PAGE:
This is a link to Valve's new hire guide book.

I'm interested in your thoughts.

RDHodgson's picture

Was chatting about this with a friend of mine actually. We agreed that this is probably something that works very well for these particular people, but that it does underscore something Mark likes to bang on about: it's about the people. There's no perfect structure for making your organisation do awesome things. There is something you can rely on though: hiring good people, working to get those people working well together, and then training them up along the way so they can do the same thing when they're managers and interviewers. 




mattpalmer's picture

 I've read that before.  It's a great model of how you can build a particular sort of organisation in a particular way, and have (by all accounts) wonderful success.  Trying to apply it elsewhere, though might not be a slam-dunk...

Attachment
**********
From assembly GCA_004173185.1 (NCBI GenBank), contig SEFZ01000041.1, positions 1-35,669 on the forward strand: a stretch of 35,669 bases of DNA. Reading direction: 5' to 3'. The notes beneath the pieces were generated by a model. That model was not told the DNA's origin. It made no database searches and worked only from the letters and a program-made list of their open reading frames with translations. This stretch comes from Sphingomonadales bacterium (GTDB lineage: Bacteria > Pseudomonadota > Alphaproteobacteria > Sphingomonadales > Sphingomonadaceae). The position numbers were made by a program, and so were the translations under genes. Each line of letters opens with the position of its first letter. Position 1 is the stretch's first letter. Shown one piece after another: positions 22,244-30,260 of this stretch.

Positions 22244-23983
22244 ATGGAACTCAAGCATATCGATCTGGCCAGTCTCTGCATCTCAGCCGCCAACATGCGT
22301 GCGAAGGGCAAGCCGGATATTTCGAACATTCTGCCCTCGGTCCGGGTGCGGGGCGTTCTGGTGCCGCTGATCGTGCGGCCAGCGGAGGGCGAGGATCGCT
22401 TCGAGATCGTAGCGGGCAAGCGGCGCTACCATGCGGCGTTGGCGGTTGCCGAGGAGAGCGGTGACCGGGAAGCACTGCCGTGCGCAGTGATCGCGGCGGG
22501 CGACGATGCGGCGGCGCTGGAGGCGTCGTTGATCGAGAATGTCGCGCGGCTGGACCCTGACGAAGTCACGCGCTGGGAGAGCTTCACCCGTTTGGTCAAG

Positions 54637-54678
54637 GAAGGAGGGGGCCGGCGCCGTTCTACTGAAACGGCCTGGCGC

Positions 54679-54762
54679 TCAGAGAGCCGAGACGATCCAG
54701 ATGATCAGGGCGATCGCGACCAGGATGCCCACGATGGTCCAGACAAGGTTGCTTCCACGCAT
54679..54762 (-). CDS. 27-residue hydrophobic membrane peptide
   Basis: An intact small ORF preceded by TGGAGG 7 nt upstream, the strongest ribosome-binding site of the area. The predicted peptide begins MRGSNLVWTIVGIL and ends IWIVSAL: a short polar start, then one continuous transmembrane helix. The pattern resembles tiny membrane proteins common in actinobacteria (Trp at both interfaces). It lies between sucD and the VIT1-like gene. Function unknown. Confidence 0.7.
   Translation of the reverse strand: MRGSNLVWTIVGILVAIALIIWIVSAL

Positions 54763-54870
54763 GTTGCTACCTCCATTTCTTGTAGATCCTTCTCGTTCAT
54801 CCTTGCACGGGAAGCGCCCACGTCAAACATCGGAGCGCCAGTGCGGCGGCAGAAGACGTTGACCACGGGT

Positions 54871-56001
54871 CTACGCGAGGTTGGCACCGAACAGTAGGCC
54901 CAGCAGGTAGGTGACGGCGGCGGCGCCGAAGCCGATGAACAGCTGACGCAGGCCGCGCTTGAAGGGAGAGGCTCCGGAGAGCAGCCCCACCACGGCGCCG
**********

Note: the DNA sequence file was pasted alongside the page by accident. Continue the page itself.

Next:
The trick is that Valve is a creative product company (both of those are important points).  Someone still needs to answer the phones and take out the trash.  Who does that at Valve?  Contractors, by all accounts -- people who don't get all the shiny toys and benefits.  If you're in a similar situation -- where you can outsource all the dross and just keep the cool shiny work, then I'm sure the Valve model would work great.  Doesn't work so well where I work, because we *do* the dross that other people outsource.

On the other hand, that document did give me a few good ideas -- like movable desks and actually *having* an employee manual -- that I'm planning on adopting.  So it's definitely worth a read for everyone.  Gives me something to aspire to build, too, which is always a good place to be.